(Reuters) – International Business Machines Corp forecast full-year revenue below estimates after reporting a bigger-than-expected drop in first-quarter revenue on Tuesday, hurt by tapering demand for its latest mainframe computers and a stronger dollar.
FILE PHOTO: A man stands near an IBM logo at the Mobile World Congress in Barcelona, Spain, February 25, 2019. REUTERS/Sergio Perez/File Photo
Shares of the technology giant fell 2 percent after the company forecast 2019 adjusted operating profit to be a cent below analysts’ expectation of $13.91 per share.
Under Ginni Rometty’s stewardship, the company has shed many of its traditional hardware businesses and beefed up the growth areas through deals such as its $34 billion deal for Red Hat Inc, by far the company’s biggest acquisition.
IBM returned to annual revenue growth after seven years in the last quarter of 2018, triggering expectations that its strategy was taking roots.
Shares of the company have gained about 18 percent since reporting its fourth-quarter results in January.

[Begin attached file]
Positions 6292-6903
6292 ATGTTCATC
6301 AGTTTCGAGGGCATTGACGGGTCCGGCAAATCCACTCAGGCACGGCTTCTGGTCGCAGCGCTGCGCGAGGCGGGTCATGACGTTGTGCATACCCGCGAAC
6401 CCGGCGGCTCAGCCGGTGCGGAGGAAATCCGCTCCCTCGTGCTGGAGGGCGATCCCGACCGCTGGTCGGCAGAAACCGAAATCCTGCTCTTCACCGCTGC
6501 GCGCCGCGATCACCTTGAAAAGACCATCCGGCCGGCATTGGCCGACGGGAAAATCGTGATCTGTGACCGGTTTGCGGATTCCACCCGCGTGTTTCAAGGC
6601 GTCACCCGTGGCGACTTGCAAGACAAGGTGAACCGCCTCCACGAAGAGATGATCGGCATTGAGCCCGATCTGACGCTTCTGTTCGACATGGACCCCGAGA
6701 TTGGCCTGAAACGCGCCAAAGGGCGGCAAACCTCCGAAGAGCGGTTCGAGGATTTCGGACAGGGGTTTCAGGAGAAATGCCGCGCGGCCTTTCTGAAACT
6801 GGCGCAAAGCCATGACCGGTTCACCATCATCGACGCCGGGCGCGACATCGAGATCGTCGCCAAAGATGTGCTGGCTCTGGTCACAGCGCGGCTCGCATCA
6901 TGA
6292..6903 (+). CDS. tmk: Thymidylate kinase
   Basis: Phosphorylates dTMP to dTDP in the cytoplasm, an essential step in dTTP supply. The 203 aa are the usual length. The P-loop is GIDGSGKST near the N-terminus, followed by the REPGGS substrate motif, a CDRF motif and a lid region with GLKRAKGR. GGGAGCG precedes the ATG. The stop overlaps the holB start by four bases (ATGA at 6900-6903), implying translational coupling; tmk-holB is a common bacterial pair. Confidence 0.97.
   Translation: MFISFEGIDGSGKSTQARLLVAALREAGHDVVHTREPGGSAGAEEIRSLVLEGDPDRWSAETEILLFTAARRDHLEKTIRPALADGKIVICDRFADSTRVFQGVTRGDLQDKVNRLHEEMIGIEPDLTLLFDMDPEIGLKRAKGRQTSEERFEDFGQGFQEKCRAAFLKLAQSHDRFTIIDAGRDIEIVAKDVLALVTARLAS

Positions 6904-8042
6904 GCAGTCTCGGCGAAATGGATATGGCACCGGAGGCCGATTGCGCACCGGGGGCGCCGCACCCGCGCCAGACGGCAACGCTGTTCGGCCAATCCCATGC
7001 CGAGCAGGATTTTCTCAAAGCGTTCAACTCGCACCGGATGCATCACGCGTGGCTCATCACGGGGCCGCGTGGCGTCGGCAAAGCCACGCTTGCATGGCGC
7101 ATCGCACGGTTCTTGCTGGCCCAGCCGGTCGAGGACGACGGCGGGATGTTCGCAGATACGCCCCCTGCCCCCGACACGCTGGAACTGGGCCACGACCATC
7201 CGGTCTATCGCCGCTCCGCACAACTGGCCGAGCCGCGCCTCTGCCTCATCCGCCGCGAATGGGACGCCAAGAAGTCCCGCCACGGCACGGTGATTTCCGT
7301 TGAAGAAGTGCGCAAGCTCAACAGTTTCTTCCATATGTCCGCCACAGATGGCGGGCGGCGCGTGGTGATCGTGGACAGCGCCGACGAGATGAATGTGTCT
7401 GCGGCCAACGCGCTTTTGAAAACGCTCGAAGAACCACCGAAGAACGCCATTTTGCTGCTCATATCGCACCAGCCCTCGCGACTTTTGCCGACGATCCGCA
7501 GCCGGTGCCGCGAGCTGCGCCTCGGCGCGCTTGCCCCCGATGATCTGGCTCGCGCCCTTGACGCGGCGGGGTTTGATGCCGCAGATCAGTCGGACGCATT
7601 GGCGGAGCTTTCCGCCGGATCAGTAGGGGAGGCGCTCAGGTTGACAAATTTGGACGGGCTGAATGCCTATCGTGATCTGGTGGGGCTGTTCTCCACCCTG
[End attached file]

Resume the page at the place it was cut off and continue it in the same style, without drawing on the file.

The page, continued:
However, in the reported quarter its cloud and cognitive segment, which includes analytics, cybersecurity and artificial intelligence, fell 1.5 percent to $5.04 billion, but beat FactSet estimates of $4.18 billion.
Revenue from its other main segments also fell and missed FactSet estimates.
“We see limited upside to revenues due to currency headwinds, tough comps from the mainframe cycle, and a potential pullforward of software revenues into Q4,” Bernstein analyst Toni Sacconaghi said.
IBM’s revenue slipped 4.7 percent to $18.18 billion in the first quarter ended March 31 and missed the average analyst estimate of $18.46 billion, according to IBES data from Refinitiv.
Its net income fell $1.59 billion, or $1.78 per share, compared with $1.68 billion, or $1.81 per share, a year earlier.
Excluding special items, the company earned $2.25 per share and beat analysts’ expectation of $2.22 per share.
Reporting by Sayanti Chakraborty in Bengaluru; Editing by Arun Koyyur